Title:
SUPPORT VECTOR MACHINE FOR BIOMETRIC DATA PROCESSING
Kind Code:
A1


Abstract:
A system, method and program product for processing biometric data. A biometric data processing system is disclosed that includes: at least one signal acquisition system for collecting biometric input; a feature extraction system for extracting feature vectors from the biometric input; and a support vector machine (SVM) having a plurality of kernel functions, wherein each kernel function is configured for mapping a feature vector to a high dimensional hyperspace structure.



Inventors:
Baughman, Aaron K. (Silver Spring, MD, US)
Application Number:
12/276675
Publication Date:
05/27/2010
Filing Date:
11/24/2008
Primary Class:
Other Classes:
382/115
International Classes:
G06K9/00
View Patent Images:



Primary Examiner:
BHATNAGAR, ANAND P
Attorney, Agent or Firm:
HOFFMAN WARNICK LLC (75 STATE ST, 14 FL, ALBANY, NY, 12207, US)
Claims:
What is claimed is:

1. A biometric data processing system, comprising: at least one signal acquisition system for collecting biometric input; a feature extraction system for extracting feature vectors from the biometric input; and a support vector machine (SVM) having a plurality of kernel functions, wherein each kernel function is configured for mapping a feature vector to a high dimensional hyperspace structure.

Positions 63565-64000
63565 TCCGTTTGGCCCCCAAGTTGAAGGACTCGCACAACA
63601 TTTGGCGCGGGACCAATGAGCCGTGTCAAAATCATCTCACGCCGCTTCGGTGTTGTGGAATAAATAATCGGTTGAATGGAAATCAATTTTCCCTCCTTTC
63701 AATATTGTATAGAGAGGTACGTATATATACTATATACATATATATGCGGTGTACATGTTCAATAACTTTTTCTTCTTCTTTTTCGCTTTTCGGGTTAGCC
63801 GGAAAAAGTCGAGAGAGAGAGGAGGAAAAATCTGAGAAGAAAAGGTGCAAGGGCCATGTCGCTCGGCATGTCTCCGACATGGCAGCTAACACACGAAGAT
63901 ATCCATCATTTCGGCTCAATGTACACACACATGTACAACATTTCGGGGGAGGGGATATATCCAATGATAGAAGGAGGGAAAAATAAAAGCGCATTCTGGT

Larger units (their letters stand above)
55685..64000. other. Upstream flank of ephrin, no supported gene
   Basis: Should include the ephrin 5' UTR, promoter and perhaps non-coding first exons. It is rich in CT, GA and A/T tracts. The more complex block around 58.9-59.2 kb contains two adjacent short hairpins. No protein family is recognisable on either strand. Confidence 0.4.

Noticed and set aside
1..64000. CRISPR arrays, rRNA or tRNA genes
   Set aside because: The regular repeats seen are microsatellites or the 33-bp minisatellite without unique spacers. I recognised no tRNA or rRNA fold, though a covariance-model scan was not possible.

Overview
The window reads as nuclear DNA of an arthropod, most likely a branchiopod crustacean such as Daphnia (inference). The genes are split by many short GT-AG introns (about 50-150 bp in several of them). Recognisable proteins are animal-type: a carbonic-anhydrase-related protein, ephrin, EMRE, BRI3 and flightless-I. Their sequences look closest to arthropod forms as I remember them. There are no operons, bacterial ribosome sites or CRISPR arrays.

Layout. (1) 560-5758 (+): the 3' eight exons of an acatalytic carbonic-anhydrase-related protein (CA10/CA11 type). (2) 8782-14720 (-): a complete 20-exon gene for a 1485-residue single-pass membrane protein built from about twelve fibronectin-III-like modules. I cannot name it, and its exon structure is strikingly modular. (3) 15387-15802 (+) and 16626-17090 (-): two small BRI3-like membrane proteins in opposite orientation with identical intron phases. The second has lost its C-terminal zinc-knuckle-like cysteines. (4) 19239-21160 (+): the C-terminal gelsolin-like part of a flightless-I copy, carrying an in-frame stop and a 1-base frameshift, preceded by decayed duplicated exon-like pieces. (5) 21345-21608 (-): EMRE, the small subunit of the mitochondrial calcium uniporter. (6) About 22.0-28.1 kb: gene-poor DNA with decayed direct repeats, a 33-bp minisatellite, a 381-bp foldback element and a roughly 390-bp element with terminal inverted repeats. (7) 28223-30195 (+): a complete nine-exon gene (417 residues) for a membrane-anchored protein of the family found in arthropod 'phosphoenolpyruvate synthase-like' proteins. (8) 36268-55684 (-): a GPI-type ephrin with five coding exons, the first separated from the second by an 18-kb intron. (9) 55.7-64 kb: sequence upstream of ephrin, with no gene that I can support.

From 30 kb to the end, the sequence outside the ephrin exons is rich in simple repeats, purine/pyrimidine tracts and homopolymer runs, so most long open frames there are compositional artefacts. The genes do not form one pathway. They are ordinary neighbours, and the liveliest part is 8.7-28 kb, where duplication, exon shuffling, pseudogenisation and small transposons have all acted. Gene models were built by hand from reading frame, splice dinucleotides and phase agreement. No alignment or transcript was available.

2. The biometric data processing system of claim 1, wherein the biometric input includes at least two types of input selected from a group consisting of: fingerprint data, facial feature data, iris data, retinal data, handwriting data, and voice data.

3. The biometric data processing system of claim 1, further comprising a matching system for determining whether feature vectors obtained from biometric input correspond to data stored in the hyperspace structure.

4. The biometric data processing system of claim 1, further comprising a storage system for storing data obtained from biometric input in the hyperspace structure.

5. The biometric data processing system of claim 1, wherein each kernel function creates a mapping of an input x to output y with a weight w.

6. The biometric data processing system of claim 1, wherein the hyperspace structure includes a plurality of sub-universes that define a set of dimensions, wherein each dimension includes an associated policy and a set of operators.